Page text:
Panel tackles question: Why don’t more women run for office?

  • Posted: Tuesday, August 19, 2014 12:01 a.m.
Staff Photo by Scott Rodgers
Phyllis Britt of North Augusta 2000, not pictured, served as the moderator for the North Augusta Chamber of Commerce’s Women in Business luncheon. The panel included, from left, North Augusta City Council member Pat Carpenter, Aiken County Council member Lawana McKenzie, Aiken City Council member Lessie Price and JoAnne Day, the League of Women Voters of South Carolina president.
Staff Photo by Scott Rodgers Phyllis Britt of North Augusta 2000, not pictured, served as the moderator for the North Augusta Chamber of Commerce’s Women in Business luncheon. The panel included, from left, North Augusta City Council member Pat Carpenter, Aiken County Council member Lawana McKenzie, Aiken City Council member Lessie Price and JoAnne Day, the League of Women Voters of South Carolina president.

NORTH AUGUSTA — A common question posted by many political commentators is, why aren't there more women in politics? Why don't more women run for office?

The North Augusta Chamber of Commerce's Women in Business meeting recently went head-on with those questions.

A panel of four women, North Augusta City Council member Pat Carpenter, Aiken County Council member LaWana McKenzie, Aiken City Council member Lessie Price and JoAnne Day, League of Women Voters of South Carolina president, were moderated by North Augusta 2000's Phyllis Britt.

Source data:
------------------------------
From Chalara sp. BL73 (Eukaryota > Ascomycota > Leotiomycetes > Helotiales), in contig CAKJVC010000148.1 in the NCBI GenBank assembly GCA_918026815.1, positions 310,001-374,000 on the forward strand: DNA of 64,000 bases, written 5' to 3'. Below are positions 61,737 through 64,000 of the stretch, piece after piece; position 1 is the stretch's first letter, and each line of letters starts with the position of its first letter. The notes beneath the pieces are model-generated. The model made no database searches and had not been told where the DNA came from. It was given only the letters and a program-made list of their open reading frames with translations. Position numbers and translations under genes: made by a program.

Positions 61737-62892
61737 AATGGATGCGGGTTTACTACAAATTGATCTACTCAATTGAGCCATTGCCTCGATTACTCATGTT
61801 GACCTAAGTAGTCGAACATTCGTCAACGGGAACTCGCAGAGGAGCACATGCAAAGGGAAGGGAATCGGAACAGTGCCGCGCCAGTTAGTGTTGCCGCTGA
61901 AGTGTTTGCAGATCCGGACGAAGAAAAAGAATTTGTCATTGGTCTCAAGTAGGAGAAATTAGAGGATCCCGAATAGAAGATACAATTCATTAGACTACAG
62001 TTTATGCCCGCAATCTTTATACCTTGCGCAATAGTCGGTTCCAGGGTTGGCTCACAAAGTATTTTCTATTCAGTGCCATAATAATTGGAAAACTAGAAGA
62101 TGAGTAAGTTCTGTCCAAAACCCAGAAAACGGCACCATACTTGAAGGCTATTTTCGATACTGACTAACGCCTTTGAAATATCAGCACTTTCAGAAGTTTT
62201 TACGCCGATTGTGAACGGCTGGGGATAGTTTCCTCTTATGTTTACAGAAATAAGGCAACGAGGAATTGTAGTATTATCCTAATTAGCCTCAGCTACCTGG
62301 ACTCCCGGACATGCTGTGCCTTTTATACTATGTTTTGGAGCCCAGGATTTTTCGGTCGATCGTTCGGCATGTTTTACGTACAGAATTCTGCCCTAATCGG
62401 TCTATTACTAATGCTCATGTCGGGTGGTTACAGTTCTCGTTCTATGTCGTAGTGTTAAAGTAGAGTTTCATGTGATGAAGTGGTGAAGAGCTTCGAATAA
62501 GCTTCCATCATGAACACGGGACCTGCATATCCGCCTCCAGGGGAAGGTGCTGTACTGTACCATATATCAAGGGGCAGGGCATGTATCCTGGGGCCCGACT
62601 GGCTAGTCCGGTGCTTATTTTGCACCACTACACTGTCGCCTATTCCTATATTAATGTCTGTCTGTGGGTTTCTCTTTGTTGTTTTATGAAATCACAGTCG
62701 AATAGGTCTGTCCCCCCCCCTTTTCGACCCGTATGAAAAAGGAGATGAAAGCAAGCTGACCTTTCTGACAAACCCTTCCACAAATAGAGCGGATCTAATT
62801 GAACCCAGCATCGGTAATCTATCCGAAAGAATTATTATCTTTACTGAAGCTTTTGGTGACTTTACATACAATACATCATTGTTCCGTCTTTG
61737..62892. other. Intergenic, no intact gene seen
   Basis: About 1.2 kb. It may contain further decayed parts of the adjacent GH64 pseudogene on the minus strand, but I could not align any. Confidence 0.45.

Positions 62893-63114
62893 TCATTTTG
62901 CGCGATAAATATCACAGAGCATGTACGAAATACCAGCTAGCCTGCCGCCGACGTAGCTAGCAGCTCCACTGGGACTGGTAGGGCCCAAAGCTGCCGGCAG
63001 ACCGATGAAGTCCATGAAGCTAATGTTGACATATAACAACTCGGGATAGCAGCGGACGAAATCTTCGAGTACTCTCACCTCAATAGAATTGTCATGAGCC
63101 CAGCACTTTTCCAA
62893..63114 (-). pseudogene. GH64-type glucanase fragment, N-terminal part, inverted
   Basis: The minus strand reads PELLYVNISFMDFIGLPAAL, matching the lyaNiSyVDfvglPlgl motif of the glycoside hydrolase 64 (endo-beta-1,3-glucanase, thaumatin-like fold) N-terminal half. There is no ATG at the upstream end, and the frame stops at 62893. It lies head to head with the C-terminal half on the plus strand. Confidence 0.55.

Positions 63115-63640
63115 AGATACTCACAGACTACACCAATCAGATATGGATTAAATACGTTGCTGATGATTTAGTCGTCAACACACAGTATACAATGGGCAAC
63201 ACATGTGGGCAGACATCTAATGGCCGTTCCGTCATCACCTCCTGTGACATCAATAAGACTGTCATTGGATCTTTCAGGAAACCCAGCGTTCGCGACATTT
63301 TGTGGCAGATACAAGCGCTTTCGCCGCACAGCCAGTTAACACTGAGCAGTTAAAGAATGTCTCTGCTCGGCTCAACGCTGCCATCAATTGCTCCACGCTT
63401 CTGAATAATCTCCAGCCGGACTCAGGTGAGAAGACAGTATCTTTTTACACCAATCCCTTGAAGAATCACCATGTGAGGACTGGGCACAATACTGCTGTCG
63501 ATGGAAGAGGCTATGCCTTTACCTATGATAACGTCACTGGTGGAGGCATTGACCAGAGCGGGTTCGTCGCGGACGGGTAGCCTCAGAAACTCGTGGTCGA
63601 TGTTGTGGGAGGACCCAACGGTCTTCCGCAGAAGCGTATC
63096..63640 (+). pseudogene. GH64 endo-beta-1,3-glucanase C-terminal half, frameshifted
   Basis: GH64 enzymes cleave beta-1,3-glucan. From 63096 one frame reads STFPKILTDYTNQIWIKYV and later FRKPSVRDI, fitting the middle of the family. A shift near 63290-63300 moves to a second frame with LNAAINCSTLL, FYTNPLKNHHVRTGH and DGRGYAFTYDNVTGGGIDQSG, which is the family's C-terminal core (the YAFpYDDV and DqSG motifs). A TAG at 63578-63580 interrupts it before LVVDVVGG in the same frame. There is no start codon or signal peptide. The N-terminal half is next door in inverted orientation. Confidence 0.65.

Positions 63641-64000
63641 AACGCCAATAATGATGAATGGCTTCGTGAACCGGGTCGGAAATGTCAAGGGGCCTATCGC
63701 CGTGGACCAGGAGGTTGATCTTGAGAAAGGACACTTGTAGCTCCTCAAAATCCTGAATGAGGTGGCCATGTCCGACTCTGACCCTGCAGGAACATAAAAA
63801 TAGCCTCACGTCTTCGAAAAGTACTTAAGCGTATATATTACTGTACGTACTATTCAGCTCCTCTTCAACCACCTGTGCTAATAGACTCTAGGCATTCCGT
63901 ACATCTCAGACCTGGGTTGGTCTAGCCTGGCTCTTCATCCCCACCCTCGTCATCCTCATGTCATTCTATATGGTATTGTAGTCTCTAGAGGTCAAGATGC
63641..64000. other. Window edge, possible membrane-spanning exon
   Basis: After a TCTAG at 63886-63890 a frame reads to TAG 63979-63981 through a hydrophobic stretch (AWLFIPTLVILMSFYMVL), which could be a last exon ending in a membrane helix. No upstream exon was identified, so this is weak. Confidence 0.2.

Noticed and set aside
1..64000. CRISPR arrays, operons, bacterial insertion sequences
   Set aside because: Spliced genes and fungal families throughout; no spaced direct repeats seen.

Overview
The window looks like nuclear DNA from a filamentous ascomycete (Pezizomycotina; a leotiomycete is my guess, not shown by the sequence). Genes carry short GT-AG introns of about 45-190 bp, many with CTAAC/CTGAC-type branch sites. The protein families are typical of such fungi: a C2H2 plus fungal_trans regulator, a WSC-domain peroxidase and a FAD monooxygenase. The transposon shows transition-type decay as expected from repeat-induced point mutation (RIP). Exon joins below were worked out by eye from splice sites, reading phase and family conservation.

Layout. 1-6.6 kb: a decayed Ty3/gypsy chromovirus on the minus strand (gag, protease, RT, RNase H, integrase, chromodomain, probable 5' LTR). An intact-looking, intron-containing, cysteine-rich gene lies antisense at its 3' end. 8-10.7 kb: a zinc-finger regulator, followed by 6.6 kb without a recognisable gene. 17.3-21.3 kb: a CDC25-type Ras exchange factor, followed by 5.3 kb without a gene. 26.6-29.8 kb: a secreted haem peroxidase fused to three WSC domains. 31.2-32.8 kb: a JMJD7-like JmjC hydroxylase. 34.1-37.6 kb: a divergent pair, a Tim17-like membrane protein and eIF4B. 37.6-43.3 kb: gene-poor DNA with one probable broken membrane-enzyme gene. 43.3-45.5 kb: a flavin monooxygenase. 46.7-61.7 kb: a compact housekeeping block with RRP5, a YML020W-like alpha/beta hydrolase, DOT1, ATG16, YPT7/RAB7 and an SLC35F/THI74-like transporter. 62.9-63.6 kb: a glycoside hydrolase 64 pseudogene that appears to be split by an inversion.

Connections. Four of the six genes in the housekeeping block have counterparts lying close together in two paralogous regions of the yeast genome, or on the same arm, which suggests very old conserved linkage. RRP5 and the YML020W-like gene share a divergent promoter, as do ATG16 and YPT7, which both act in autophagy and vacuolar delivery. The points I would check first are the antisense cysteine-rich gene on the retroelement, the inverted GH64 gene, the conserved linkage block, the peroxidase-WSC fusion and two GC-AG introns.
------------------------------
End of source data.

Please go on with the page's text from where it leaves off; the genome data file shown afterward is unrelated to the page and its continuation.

The panelists spoke about many things, including their reasons for running for office and what issues are important to them.

Another question posed to each of the panelists was what each was proud of.

McKenzie said when it comes to politics, she is most proud of constituent service.

“No matter when you call me, I try to respond quickly, give you the information you need or go to bat for you,” she said. “Sometimes I even have to tell people, ‘That's not going to happen.' However, being honest is important – I believe most people just want you to listen to their problems and tell them possible solutions, and for you to help them and give a realistic view of the outcome.

“I think I'm proudest of that service to people who have put that trust in me. The second thing I think I'm proud of is the low taxes in Aiken County, with the service that is provided. We do have very low taxes, and no one likes to pay them ... ”

Carpenter said one of the things she's most proud of is the North Augusta Municipal Building.

“We started talking about this building 15 to 18 years ago, asking where we were going to put it. We wondered if we wanted to keep it downtown, or make it more of a centralized location. This area was decided by our Council,” she said. “Another (accomplishment) that I live and breathe is Riverview Park. On a 4-3 vote, we got it, and I remember riding through Riverview Park and going, sitting and watching them build it.

“I tell the children of this community all the time, I feel like Pat Carpenter represents the young people of North Augusta. I feel like our City Council, and yes, we are two women (Carpenter and Councilwoman Carolyn Baggott), but no one looks at that. Everyone is treated equally by our City government.”

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